With all the hype about the Instant Pot on Amazon (32,756 reviews with an average of 4.5 stars) and social media of late, I figured it was time to investigate why people love it so much.
I also wanted to compare the Instant Pot vs. stovetop pressure cookers to understand the differences between the new electric cookers and the traditional stovetop cookers.
Based on reviews, it is evident that most people buying the Instant Pot are buying a pressure cooker for the first time.
These folks are encouraged by the Instant Pot’s ease of use (plug it in and hit a preset button), its similarity to the slow cooker, and its multiple safety features.
They may even appreciate that it sits on the counter, and not on the stove.
You may have already understood, the Instant Pot is a machine designed for convenience, and it is perfect for cooks who are still building their confidence in the kitchen.
This can be really good. Or it can be a double-edged sword if you really love to cook, since with convenience you often have to give up something else.
I come from the other direction with pressure cookers. I am very familiar with stovetop pressure cookers, the very type that a lot of people irrationally fear.
The ones I use are entry level budget-friendly pressure cookers made by brands such as Presto (American), Prestige, Vinod, and Hawkins.
And they are known as the jiggle top variety of pressure cookers.
These guys hiss and whistle as you cook with them, which can be a comfort or an annoyance, depending on your outlook.
Their biggest advantage, aside from their reasonable prices, is that they are uncomplicated.
And yes, they are still very safe to use. All pressure cookers are safe to use.
Still not sure? Read on for a detailed comparison of the Instant Pot vs. stovetop pressure cookers.
The Facts: Instant Pot Vs. Stovetop Pressure Cookers
Below are the facts about the Instant Pot vs. stovetop pressure cookers.
I include the pros and cons of each so you can decide what pressure cooker is best for you.
If you are looking to buy a stovetop cooker, check out my extensive review post of the most popular brands, since this post only includes specific recommendations for the Instant Pot.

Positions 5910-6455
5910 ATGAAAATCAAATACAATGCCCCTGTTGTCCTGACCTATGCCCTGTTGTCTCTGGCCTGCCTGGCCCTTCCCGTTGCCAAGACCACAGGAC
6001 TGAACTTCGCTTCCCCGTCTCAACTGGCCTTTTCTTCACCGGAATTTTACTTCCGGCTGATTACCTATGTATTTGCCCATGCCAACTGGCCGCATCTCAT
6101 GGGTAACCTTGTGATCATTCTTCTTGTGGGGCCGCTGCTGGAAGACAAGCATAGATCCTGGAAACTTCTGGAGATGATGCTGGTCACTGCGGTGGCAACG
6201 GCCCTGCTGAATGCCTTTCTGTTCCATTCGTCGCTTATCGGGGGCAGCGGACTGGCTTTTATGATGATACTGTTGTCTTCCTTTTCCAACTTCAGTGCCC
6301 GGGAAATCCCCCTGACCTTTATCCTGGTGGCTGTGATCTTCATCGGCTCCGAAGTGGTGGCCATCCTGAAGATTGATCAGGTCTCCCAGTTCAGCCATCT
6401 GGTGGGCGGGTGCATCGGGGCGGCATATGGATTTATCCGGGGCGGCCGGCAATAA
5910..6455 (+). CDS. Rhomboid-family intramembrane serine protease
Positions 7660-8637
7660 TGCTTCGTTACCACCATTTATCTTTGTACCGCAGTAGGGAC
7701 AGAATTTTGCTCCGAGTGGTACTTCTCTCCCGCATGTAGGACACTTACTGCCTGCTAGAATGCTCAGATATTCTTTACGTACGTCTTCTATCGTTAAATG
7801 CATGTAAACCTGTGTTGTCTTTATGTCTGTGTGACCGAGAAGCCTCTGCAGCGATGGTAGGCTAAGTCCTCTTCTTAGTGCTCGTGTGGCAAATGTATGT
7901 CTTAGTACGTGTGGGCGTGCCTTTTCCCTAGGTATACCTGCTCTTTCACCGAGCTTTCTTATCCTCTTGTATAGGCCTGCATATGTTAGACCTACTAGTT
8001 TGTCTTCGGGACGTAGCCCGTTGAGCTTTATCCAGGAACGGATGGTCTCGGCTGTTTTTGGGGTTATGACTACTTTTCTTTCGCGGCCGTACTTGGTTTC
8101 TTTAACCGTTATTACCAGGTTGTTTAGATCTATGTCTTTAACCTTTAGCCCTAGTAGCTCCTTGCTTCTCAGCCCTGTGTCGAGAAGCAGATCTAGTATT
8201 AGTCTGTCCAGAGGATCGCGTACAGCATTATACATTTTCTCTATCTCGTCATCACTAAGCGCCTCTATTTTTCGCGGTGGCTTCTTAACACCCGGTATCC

I hope that you find this post helpful, and that it encourages you to take the leap into pressure cooking your food.
Let’s face these guys off against each other: Instant Pot can be compared with stovetop pressure cookers in four main ways:
- Ease of use
- Cooking time and temperature
- Number of functions
- Safety features
1. Ease Of Use: Set And Forget Versus The Watched Pot
The Instant Pot is an electric pressure cooker. The greatest advantage of this type of cooker is that you can set it and forget it while you do something else.
This is not the case with a stovetop cooker, where you must watch until it reaches high pressure, at which point you must adjust the temperature down for a set number of minutes.
The way I handle this is to always use a timer with my stovetop pressure cookers, and I always use my cooker while I am in, or near the kitchen, preparing the rest of the meal.
I do not find this to be a problem at all, as I will always want to have other dishes as part of the meal. So the time in the kitchen is well spent.
To give an idea of the timing to those who are new to pressure cooking, it takes about 10 minutes for the average stovetop cooker to come up to high pressure.
Then your cooking time under pressure is generally between 5-20 minutes.
So the total time you must spend in the kitchen with your pressure cooker is around 30 minutes or less.
2. Cooking Time And Temperature Comparison
Stovetop cookers generally cook at higher pressure because they are powered by your stove. The standard in the United States is 15 psi.
This means that food cooks faster, and with greater vigor, in a stovetop cooker.
When using an electric pressure cooker like the Instant Pot, you will want to add about 25 percent to the cooking time to get similar results.
In some cases, the results from the Instant Pot will never be as good.
See this video for a useful side-by-side comparison.
For example, your beans or meat may not get as soft as they would in a stovetop cooker.
The reason for this is simply that the electric cooker cooks at 10 to 12 psi, and doesn’t reach the highest pressure of 15 psi.
In a sense, an Instant Pot bears some similarity to its close cousin, the slow cooker.
3. Number Of Functions: Instant Pot vs. stovetop pressure cookers
By definition, the Instant Pot is a multifunctional cooker.
The most popular model is the Instant Pot DUO 6 quart 7-in-1 cooker. It’s a pressure cooker, slow cooker, rice cooker, steamer, sauté, yogurt maker, and warmer.